Aimed at an international readership, this book offers a representative collection of essays by the German philosopher, Georg Picht (1913-1982), who was a specialist in Greek philosophy, practical philosophy and philosophy of religion. Picht's themes address different disciplines, such as ancient philosophy, systematic philosophy and political analysis, and often contain critical statements on significant developments from the European Enlightenment to the Cold War era. Other essays offer a distinctive interdisciplinary approach characteristic of the author. These contributions are relevant to both philosophy and science as they discuss, for instance, philosophical definitions of space and time or the relationship between history and evolution. Another part of the book includes texts on art that present Picht’s authentic definition of art and his theory of the interdependence of art and politics. • For the first time, key texts of the German philosopher and political thinker Georg Picht are presented to a global readership in English. • Like Nietzsche’s philosophy, Picht’s work is grounded in his outstanding professionalism in the different fields of classics, embracing not only textsand theories of the great thinkers from the pre-Socratic to the post-Aristotelian and Stoic philosophies but also the main currents of ancient literature. • Picht’s importance as a political author and public adviser is exceptional, and may explain why his lifelong friend Carl Friedrich von Weizsäcker – another pioneer presented in this series – called him his “teacher”.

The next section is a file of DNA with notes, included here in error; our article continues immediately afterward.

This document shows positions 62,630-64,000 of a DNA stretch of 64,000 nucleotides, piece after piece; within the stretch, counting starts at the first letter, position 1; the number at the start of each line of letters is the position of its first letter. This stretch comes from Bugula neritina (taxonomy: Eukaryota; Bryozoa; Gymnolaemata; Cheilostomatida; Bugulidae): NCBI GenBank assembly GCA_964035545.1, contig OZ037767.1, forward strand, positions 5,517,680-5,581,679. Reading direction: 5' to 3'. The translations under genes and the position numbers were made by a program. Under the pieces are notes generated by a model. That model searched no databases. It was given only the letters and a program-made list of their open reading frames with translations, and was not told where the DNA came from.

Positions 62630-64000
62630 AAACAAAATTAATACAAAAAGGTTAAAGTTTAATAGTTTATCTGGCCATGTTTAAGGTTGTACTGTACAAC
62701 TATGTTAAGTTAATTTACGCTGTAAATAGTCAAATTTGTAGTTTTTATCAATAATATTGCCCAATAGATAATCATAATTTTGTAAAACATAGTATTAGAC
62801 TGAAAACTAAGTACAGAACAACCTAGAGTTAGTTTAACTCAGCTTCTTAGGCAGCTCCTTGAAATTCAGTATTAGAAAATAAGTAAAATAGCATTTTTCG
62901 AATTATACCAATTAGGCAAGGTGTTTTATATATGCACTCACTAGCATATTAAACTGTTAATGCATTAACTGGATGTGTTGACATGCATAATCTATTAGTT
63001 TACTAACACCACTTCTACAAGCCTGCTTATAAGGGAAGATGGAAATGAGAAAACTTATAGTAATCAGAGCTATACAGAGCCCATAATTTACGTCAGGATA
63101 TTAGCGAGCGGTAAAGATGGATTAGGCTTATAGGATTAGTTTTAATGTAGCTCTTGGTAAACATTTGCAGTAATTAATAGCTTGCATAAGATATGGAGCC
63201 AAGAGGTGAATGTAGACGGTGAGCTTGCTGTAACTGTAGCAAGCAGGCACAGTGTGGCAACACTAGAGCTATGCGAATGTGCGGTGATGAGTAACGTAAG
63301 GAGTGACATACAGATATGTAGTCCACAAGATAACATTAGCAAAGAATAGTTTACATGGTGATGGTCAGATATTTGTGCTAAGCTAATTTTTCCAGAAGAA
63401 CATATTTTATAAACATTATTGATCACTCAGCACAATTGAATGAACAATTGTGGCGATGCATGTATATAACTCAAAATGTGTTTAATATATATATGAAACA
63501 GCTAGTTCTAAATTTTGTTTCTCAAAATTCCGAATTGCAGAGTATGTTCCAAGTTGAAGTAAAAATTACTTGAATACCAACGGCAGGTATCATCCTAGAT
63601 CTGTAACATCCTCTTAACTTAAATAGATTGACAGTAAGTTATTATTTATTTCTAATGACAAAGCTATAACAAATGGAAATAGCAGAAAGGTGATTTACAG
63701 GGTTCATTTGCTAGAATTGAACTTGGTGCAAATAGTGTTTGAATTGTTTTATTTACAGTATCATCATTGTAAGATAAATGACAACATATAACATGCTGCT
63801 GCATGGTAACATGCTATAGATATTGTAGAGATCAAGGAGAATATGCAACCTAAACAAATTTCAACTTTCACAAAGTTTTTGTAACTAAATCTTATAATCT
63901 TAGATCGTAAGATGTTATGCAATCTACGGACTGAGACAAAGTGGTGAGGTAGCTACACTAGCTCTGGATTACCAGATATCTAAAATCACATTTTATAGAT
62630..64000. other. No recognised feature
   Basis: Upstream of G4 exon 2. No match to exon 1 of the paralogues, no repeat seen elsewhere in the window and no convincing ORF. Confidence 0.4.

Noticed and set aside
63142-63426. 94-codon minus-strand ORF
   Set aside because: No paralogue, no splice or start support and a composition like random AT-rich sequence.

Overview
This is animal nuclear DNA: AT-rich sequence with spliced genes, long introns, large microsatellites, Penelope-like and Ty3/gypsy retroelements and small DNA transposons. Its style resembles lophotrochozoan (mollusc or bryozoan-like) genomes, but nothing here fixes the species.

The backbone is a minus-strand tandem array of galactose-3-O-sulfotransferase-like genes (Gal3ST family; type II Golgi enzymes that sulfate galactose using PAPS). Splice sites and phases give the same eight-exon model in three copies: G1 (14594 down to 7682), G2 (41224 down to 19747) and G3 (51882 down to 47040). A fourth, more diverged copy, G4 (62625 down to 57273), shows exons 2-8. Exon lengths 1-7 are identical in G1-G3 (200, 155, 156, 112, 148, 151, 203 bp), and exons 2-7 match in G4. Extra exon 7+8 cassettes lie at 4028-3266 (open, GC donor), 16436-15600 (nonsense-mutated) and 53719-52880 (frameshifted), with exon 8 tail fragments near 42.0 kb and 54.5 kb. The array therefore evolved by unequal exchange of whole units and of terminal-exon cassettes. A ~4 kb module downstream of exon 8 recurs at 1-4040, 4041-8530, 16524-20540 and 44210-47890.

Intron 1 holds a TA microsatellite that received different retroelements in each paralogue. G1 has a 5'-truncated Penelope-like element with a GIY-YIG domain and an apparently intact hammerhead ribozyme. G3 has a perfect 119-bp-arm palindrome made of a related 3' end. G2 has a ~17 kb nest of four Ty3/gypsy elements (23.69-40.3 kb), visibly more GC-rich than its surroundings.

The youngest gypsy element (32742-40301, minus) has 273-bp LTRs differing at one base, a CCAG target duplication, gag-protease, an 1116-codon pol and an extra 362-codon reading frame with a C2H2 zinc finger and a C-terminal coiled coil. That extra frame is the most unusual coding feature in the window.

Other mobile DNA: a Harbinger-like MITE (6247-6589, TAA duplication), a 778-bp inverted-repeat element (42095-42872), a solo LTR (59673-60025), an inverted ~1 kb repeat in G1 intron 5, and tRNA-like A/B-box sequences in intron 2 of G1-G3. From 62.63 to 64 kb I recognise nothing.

A discussion about the relationship between culture and the free market which attempts to define cultural values in concise terms. This assessment includes commercial art and fine art and appraises community arts, arts funding and how these projects work in practice.